Waiting for another Wedding

The world awaits the unveiling of a new princess. The much-expected wedding between prince William and Kate Middleton will be celebrated today, with all the pomp and glory of a royal family and a modern fairy tale story. For months magazines have been covering the details of their ceremony, and millions of viewers are expected to follow the wedding live. The glory and luxury of the feast seem irresistible. There are castles, crowns, thrones in play; there is a British tradition that dates back for centuries. In a world secularized of almost all enchantment, the event that forges an actual princess draws us with a seductive pull, and something alive only in fairy tales takes place in reality. The future king has chosen his princess, and the whole kingdom will be there to watch.

Not only the enchantment, but a whole pull of identification also attracts us to this royal wedding. We enjoy the splendour vicariously as if we were getting married ourselves, at least in our own minds. We too want to sit on the throne and woo the kingdom with our magnanimous hand, noble as King Arthur and brave as Richard the Lionheart. We too want to wear a luminous white dress and see all women envy our ascension. We would love to have our romantic kiss stamped in magazines and to set the ideal for a generation of Barbies and Disney movies.

But I guess there is a deeper reason we look up to grand weddings and royals ceremonies like this: one day we too will be a glorious bride. In an enigmatic but captivating metaphor, Scripture tells us that Jesus is preparing a royal feast, and that one day he will receive his bride, the church, as his own, and place a crown of jewels on her head. As the new creation unfolds in the end of Revelation, a voice mighty like the roar of many waters cries out, “Let us rejoice and exult and give him the glory, for the marriage of the Lamb has come, and his Bride has made herself ready; it was granted her to clothe herself with fine linen, bright and pure.”[1] It is a beautiful image, even if talk about being a bride makes guys like me cringe a bit – we prefer more macho metaphors like the building of a new city or victory over evil.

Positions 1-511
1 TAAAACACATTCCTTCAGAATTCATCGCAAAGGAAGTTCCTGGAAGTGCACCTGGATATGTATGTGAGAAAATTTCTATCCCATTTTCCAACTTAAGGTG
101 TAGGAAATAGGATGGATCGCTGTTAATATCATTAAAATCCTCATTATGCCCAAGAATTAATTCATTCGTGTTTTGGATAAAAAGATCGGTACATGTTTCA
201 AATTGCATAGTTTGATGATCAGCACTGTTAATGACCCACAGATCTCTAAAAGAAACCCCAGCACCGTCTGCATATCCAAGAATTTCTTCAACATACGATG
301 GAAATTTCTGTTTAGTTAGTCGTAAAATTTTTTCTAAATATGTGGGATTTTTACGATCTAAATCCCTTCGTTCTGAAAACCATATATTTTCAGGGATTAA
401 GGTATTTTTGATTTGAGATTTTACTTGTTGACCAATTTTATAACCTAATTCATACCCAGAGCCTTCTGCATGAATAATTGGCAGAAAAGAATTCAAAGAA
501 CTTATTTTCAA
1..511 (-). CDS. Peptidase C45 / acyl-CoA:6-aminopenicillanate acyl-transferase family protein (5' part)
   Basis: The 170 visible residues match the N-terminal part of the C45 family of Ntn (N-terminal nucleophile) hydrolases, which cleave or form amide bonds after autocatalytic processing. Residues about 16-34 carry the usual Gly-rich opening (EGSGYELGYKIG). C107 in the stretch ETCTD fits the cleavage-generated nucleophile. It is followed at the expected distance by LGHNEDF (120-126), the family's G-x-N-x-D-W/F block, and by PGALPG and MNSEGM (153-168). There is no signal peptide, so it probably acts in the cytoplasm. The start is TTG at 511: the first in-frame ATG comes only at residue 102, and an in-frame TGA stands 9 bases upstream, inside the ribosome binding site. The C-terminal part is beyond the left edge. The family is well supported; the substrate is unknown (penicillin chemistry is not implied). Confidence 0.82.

But what makes this grand wedding still more entrancing is the dubious origin of the bride. Kate Middleton may be a “commoner,” not somebody from the traditional aristocratic circles for princesses. But Jesus’ bride goes even further: she does not resemble a princess nor is she the fairest of all. The Bible compares God’s people instead to a prostitute, who rejects her groom and opens herself to all kinds of other gods, heavy on lipstick and available to whoever arrives with attraction. The church is feeble, unstable and prone to other loves. Yet one day it will be “bright and pure,” not because of its noble birth, but because of its extraordinary husband: a king who lowers himself and conquers the freedom and faithfulness of his bride; a savior who wears a crown of thorns so one day his people can wear a crown of emerald and jasper; a God who identified with our sin and lowliness so that one day we can identify with his purity and nobility; a husband full of seeking, persistent love, who waits patiently for our arrival and prepares a banquet before the whole of creation, and who erects a new city where we can – now with words that are finally true – live happily ever after.

René Breuel

[1]    Revelation 19:7-8


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